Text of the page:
Ashley P. Hurt, wrote to Viewpoints Monday, asking for new laws to “prevent the mass slaughter of innocent schoolchildren.” Please tell us what law she might propose to accomplish preventing random violence such as in the Oregon community college shooting. Surely she knows what to do, right? No offense, but she cannot legislate away psychotic insane killers any more than she can legislate away evil intent.
Our governing class can do nothing about these rare events and should concentrate on policies that might actually help the citizenry, rather than making people like her feel good about themselves by passing more bogus laws that crazy people ignore. Irrational fear of firearms, evidenced by her claim that the NRA is bribing our representatives, is her problem, not ours. By the way, unlike her, I appreciate the time Congress has devoted to finding out why four Americans were abandoned by their government (Hillary Clinton) in Benghazi, and left to die a horrible death. We owe the families of those brave souls an answer.
— John Brogden
Responsibility fails again
The saddest song, and the greatest sin are all the things that might have been. From the most visible to covert dimensions, when deficit occurs, you can substantially count on the fact that someone, several, or many, have fallen short in responsibility. Accidents don’t just happen. They are created. Misconduct (from misdemeanor to felony) is carried out when homo sapiens “lose it” (mentally, criminally or morally) — and subsequently depend on a peripheral authority, to right the course. Such observations have pressed for adequate response through the ages.
This nation has just been hit again with a massacre by the young man in Oregon. We cringe, we cry, we comment, we pray — we even convey our disapproval (and our condolences to survivors). And we forget. We forget the anguish, the blight, the obligations of appointed and elected officials and yes, even what falls squarely on the general population. Then we implode; realizing that no one is keeping the store.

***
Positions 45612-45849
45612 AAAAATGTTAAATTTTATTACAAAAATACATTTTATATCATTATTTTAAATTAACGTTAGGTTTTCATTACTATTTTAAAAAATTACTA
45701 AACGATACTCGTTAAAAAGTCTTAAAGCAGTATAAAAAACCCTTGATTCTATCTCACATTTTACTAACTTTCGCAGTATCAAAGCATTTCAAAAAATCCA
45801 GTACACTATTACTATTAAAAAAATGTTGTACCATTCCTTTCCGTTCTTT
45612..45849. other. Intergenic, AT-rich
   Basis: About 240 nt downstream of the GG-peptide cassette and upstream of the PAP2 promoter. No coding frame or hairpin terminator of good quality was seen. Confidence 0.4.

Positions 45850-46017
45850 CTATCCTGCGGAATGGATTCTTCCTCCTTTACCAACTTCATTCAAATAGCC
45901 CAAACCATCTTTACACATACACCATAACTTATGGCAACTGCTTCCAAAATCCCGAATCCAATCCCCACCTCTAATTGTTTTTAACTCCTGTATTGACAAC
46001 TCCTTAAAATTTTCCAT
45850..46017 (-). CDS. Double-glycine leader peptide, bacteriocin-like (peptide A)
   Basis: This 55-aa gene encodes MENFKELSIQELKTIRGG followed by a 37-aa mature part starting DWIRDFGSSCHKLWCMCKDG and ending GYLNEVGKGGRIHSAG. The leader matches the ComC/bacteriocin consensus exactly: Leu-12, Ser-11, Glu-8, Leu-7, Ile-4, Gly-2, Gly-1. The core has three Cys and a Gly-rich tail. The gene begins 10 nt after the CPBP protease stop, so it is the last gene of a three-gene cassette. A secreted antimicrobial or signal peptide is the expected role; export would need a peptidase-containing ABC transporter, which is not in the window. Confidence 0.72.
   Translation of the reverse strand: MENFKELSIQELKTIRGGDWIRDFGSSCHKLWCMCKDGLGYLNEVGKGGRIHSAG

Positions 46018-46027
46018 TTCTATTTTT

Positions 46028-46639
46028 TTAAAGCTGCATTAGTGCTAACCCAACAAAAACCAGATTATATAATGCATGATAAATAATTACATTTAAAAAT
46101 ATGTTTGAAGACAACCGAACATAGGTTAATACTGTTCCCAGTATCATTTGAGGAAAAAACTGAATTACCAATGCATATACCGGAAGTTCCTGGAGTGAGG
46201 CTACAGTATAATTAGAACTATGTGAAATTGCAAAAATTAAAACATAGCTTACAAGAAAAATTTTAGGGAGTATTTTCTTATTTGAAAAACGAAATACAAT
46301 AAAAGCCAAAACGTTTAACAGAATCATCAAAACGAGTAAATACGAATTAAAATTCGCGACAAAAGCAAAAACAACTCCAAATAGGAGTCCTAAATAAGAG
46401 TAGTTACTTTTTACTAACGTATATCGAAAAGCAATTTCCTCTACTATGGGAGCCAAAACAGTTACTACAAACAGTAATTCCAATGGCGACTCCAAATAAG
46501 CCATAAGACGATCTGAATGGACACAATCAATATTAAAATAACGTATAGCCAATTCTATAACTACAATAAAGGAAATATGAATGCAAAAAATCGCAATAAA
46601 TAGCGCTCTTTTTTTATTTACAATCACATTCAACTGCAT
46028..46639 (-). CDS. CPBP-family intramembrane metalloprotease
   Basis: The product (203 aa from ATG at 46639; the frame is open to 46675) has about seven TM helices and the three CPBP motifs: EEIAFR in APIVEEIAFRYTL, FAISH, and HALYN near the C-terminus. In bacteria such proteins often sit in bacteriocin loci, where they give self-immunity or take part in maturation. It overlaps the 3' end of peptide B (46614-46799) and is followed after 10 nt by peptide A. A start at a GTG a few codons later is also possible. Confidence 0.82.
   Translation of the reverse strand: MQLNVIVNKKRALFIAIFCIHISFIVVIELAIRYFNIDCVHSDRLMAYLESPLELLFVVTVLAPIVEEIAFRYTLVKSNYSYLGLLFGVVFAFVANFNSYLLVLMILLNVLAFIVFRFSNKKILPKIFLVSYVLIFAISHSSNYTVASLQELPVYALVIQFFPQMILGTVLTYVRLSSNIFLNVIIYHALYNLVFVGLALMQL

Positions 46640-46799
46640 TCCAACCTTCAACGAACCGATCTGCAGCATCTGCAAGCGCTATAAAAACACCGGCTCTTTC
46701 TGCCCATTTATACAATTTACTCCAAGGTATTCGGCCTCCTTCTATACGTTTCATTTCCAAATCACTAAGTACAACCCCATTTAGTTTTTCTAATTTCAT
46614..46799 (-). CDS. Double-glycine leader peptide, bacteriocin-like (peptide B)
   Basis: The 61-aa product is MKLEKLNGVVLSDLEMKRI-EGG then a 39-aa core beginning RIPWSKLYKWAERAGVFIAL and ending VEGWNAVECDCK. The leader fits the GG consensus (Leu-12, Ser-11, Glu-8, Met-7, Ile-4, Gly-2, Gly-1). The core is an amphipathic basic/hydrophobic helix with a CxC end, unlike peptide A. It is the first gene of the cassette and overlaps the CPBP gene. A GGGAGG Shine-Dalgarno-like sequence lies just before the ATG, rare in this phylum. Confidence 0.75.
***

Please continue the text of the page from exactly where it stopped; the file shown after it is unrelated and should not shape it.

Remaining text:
Somewhere in this crazy scenario, we pass the buck and the failure to somebody else, anybody in reach. Please don’t tell me there remains no solution. I do not claim to be the smartest on the block, but I will not buy that garbage. Yes, guns are here to stay. Yes, there are people who are mentally deranged. Yes, there are numerous other beings who are criminally inclined. Yes, there are statutes which cover all crimes. Yes, there are judicial authorities who work at prevention. Yes, there are others who make policy. And yes, we are grateful for each of them — albeit a great percentage are laboring at half speed or partial interest.
Another expanded group are filling positions with minimal qualifications in knowledge or wisdom. And there are millions who constantly offer a fix, some of which are viable. In short, we have a good idea of what should be done, but fail because of inadequate leadership.
Our national crime rate is horrendous, especially in the past seven years. Statistical data is often doctored in an effort to justify current conditions. No, I do not offer expertise to make all things new, but I do know that what we are doing is not working.
Think what a difference it would make, if the president would stand up and say: “Enough, we will change our methods. We are going to promote self-defense. You may not cease unthinkable pursuits, but know this, someone will be standing close to alter your course and minimize the carnage.” You can bet on it. This would change the complexion overnight. We may not say it right, do it right, propose a proper course, but like water seeking it’s own level, every individual would get their act together or sooner or later, someone will get it together for them.
— Daniel W. Gatlyn, USN ret.